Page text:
Wednesday, December 25, 2013

* Christmas Minus Christ

The late
Douglas Clyde Macintosh
(1878 - 1949)
Dwight Professor of  Systematic Theology
Yale University

Douglas Clyde 


Centennial Tribute 

September 11-17, 1978 

at Yale Divinity School

Works:  (1911). The Reaction Against Metaphysics in Theology  (1915). The Problem of Knowledge  (1919). Theology as an Empirical Science.  (1921). Christianity in Its Modern Expression  (1931). Religious Realism  (1937). The Nature of Religious Experience  (1939). Social Religion  (1942). Personal Religion.

 UNITED STATES V. MACINTOSH, 283 U. S. 605 (1931) U.S. Supreme Court No. 504 Argued: April 27, 1931. Decided: May 25, 1931. Overturned: 1946.

He described his own religious position as that of "untraditional orthodoxy."  While always a defender of the faith, he considered the best defense to be the relinquishment of the untenable.  This meant that the theologian could not hold out against the historian: whatever happened in the past happened, and whatever did not happen did not happen., and the only way to find out is through examination of the documents.  The scrutiny must be as rigorous in the case of the Biblical documents as for any other.  But research implies uncertainty and religion can brook no uncertainty, at least not on points of vital importance.  Therefore, religion must be independent of history, even the Christian religion, which takes its rise from the Jesus of history. Should it be proved, as it had not been, that Jesus never lived, Christianity might nevertheless survive.  On this assumption, in a book entitled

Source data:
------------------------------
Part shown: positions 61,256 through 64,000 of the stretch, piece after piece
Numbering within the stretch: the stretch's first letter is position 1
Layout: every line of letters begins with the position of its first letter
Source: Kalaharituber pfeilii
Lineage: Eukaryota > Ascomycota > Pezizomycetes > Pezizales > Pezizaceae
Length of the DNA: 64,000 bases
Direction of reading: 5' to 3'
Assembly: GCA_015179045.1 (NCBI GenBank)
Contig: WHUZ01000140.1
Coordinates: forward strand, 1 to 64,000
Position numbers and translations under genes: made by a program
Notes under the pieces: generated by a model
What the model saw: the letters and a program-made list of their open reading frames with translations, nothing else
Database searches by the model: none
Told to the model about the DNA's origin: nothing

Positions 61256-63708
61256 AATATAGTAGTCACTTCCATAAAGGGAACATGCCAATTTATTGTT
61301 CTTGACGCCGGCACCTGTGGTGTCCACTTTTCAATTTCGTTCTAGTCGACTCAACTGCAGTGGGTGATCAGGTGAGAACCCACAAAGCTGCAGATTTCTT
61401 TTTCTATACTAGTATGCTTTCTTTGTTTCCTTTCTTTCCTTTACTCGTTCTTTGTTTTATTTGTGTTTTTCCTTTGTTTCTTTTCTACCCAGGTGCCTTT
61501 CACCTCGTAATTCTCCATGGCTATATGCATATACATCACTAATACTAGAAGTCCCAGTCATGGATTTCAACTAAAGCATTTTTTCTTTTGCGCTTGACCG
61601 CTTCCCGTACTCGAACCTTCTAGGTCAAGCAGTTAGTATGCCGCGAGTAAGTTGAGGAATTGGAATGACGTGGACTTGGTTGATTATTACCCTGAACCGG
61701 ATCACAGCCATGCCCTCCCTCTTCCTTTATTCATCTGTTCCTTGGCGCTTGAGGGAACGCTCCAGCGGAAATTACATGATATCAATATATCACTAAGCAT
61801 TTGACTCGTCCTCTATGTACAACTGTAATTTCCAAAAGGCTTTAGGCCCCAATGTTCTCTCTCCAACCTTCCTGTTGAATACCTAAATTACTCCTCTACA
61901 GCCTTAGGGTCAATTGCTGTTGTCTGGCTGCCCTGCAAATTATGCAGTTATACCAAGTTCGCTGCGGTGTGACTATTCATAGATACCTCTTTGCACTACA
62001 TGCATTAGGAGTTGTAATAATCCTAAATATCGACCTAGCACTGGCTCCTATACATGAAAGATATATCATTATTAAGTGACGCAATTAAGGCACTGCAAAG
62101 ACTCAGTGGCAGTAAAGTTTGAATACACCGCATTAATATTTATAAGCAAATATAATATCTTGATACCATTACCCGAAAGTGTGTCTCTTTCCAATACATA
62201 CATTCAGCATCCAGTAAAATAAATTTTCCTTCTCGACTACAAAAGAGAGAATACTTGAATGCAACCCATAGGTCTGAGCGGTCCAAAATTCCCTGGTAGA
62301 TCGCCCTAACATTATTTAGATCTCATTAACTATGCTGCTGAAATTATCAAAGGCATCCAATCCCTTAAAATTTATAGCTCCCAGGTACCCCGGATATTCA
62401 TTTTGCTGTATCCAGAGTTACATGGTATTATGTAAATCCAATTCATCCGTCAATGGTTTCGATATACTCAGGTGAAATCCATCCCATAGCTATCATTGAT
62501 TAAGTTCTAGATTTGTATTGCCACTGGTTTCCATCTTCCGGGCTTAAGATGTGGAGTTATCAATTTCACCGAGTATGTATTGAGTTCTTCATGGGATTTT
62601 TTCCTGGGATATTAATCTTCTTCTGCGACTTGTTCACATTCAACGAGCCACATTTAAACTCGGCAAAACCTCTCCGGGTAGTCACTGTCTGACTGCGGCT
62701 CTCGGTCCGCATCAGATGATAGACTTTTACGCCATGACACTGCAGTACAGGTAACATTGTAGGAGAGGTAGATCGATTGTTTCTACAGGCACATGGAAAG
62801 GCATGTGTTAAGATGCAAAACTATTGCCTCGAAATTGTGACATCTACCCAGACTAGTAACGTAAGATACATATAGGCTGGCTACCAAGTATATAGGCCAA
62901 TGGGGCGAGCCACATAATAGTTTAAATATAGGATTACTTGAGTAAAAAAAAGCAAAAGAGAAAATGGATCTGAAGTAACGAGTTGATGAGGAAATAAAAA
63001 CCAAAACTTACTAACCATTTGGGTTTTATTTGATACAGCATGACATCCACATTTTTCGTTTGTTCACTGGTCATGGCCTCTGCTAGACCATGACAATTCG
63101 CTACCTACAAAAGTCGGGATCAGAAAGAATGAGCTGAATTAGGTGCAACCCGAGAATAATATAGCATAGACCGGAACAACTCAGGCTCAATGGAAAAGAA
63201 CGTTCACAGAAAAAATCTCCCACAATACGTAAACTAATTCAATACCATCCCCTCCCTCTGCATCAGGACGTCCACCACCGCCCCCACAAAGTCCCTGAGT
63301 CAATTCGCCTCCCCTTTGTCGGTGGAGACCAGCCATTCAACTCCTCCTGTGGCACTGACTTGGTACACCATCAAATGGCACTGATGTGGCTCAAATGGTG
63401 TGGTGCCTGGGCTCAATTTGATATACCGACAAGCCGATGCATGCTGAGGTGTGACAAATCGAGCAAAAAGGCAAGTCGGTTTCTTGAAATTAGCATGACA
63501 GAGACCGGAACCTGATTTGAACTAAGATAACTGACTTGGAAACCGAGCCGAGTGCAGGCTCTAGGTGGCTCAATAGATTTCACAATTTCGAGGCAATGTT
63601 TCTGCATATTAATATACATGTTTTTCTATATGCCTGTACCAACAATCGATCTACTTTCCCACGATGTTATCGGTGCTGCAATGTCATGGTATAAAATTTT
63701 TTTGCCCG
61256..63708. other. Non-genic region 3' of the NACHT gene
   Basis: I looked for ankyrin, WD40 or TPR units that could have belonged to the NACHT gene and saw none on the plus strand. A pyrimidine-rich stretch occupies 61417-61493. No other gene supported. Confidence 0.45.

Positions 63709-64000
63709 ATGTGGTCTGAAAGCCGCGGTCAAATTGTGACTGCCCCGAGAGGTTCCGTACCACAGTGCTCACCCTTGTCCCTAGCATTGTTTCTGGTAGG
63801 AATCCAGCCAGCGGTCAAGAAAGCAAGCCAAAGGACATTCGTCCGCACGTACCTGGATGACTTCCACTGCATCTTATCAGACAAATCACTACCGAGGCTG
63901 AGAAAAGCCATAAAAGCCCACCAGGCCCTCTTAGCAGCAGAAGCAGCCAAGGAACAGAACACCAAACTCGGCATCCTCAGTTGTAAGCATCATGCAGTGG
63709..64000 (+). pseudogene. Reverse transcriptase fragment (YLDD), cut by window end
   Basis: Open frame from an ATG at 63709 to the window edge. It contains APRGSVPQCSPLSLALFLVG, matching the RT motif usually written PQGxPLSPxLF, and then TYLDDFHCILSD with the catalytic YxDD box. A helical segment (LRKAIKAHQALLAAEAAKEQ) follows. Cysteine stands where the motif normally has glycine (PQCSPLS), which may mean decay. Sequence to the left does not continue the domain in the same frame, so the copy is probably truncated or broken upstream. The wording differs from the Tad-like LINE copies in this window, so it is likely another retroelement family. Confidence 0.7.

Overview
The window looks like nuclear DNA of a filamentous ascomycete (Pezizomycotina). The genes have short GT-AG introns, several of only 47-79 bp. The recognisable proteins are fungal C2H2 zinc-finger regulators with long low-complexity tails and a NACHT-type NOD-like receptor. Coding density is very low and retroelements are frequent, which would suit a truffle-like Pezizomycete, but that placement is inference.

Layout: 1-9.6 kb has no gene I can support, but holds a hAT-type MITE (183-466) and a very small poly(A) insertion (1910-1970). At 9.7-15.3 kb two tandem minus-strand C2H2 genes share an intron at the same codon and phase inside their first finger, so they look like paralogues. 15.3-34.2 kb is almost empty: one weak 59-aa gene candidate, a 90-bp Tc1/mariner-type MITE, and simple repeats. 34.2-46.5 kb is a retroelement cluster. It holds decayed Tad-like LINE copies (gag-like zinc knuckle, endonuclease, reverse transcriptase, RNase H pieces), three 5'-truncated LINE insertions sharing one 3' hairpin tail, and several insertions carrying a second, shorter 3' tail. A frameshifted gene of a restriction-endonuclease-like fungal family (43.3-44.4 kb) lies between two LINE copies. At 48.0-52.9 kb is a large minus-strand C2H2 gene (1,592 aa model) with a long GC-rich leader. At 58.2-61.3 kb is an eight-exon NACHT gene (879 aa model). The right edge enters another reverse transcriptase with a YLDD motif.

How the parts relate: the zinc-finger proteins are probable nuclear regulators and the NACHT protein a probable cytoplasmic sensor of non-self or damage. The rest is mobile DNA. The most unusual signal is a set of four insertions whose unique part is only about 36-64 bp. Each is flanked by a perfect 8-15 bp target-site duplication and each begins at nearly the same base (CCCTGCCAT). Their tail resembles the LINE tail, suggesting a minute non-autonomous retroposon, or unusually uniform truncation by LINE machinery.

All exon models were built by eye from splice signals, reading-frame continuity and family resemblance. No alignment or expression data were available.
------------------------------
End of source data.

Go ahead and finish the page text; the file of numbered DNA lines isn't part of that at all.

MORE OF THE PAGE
The Reasonableness of Christianity, Macintosh devoted one hundred and thirty-five pages to a defense of Christianity without mentioning Jesus at all.  In defense of the procedure he said:

"It has been through no oversight that nothing has been said of Christology or the historical Jesus.  There is an important tactical advantage in showing how extensive and vital is that content or essence of Christianity which can be defended successfully without any assumption as to particular facts of history.  We escape the danger of infecting the entire content of essential Christian belief with the necessary incertitude of historical opinion.  All that has been said of the reasonableness and truth of Christianity is demonstrably valid, whether we have any Christology or not, and whatever we may or may not believe about the historical Jesus.  It would still be valid if it should turn out that Jesus was essentially different from what has been commonly believed, or even that he was not truly historical at all . . . it is the systematic thinker's task to lead faith to a sure foundation, independent of the uncertainties of historical investigation."

Roland H. Bainton

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